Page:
Home LinkedIn Updates Its App As Part Of Its Mobile Dis-Integration

LinkedIn Updates Its App As Part Of Its Mobile Dis-Integration

LinkedIn’s new mobile redesign, called “Blue Steel” internally, aims to make it easier to find out information about people and make connections while on mobile.

The new update to the flagship LinkedIn application is the latest in a handful of updates and app launches as LinkedIn begins to fragment its services and create separate apps for separate services. There are now six different LinkedIn apps.

See also: LinkedIn’s Latest App Aims To Reconnect You With Your Contacts

The flagship LinkedIn app has an updated look, but with the redesign also comes a better way of viewing someone’s profile. Now, when you want to know more about someone, the mobile LinkedIn profile shows you information that would be pertinent to an introduction—for instance, if you share an alma mater or work history in common. It also makes it easy to edit your profile, something that was hard to do previously on mobile.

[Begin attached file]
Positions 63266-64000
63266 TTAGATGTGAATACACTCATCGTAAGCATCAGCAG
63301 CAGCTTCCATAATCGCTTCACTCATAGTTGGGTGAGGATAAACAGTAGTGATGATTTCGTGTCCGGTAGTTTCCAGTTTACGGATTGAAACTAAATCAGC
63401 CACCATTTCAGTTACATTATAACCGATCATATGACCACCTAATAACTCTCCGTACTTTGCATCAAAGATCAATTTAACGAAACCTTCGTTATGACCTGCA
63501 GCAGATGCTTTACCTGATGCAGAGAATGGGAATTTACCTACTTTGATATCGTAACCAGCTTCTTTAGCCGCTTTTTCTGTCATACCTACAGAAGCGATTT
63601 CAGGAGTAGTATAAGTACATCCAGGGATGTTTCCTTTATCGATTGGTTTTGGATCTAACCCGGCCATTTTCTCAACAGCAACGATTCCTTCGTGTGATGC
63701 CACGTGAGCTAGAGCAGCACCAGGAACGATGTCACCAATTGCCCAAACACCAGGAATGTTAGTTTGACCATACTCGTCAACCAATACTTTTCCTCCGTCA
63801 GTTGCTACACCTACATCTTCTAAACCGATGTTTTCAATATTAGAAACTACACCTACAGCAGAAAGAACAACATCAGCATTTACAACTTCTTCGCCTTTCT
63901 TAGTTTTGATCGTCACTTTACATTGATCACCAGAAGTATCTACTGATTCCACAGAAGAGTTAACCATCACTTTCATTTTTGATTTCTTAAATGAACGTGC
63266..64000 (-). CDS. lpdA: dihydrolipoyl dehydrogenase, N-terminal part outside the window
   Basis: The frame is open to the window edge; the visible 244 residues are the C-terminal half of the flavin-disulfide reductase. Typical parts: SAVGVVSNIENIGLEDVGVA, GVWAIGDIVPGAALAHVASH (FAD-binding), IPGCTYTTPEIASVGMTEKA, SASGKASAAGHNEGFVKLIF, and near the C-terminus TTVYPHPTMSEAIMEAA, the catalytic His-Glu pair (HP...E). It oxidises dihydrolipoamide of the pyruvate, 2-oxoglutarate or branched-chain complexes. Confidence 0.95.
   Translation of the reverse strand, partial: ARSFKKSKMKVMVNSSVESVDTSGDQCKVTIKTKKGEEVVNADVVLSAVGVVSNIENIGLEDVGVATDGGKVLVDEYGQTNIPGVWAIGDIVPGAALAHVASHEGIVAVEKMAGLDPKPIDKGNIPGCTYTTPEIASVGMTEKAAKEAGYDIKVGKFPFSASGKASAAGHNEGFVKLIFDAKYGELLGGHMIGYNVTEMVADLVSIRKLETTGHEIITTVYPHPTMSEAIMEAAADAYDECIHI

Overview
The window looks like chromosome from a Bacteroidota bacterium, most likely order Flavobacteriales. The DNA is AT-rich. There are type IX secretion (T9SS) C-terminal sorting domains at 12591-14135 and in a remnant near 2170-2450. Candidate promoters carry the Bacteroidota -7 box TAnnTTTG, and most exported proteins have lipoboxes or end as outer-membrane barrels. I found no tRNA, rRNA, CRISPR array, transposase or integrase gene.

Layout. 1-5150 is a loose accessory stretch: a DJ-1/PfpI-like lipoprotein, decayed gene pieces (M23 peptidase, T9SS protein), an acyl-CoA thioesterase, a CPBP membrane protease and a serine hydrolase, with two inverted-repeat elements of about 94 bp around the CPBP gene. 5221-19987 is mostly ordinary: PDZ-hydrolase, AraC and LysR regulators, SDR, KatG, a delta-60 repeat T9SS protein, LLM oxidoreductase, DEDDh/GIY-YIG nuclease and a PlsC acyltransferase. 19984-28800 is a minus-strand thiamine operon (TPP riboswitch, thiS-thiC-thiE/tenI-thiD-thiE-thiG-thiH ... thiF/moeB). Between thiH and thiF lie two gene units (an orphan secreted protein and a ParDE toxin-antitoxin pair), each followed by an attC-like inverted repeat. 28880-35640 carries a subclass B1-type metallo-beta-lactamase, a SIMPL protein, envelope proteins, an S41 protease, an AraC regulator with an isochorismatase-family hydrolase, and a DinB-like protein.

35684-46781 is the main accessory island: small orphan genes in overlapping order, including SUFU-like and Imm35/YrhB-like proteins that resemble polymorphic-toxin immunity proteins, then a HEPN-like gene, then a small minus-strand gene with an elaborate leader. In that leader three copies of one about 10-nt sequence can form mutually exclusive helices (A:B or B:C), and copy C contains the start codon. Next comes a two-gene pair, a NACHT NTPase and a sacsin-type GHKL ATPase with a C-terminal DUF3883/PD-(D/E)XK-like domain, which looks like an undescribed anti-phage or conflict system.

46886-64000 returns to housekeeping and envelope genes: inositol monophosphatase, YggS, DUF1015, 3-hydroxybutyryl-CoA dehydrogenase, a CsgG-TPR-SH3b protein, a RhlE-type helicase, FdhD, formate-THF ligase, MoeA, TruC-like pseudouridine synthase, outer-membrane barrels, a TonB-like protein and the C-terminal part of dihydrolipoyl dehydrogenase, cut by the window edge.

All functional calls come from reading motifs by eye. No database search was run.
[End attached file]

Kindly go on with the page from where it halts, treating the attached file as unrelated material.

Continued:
On the left, my old LinkedIn profile. The new LinkedIn profile appears on the right. 

Additional information on the new mobile LinkedIn profile includes deeper analytics including who’s viewed your profile from where, and a section that details what you have in common. Like the desktop version, the revamped app will show you other profiles viewed by visitors to your own profile. It also makes it easy for people to see what you’ve posted on LinkedIn’s publishing platform.

Because there are so many apps for LinkedIn—including LinkedIn Connected, the app the company debuted earlier this month—the company made it easy to bounce back and forth. So if you’re using Connected and notice that someone got a new job, you can flip over to view their full profile in the LinkedIn flagship app. 

LinkedIn is following the lead of other social apps like Facebook and Foursquare—all these companies are breaking up their services into multiple apps, in the hopes of appealing to a broader mobile-driven audience. 

Lead image by Reyner Media on Flickr

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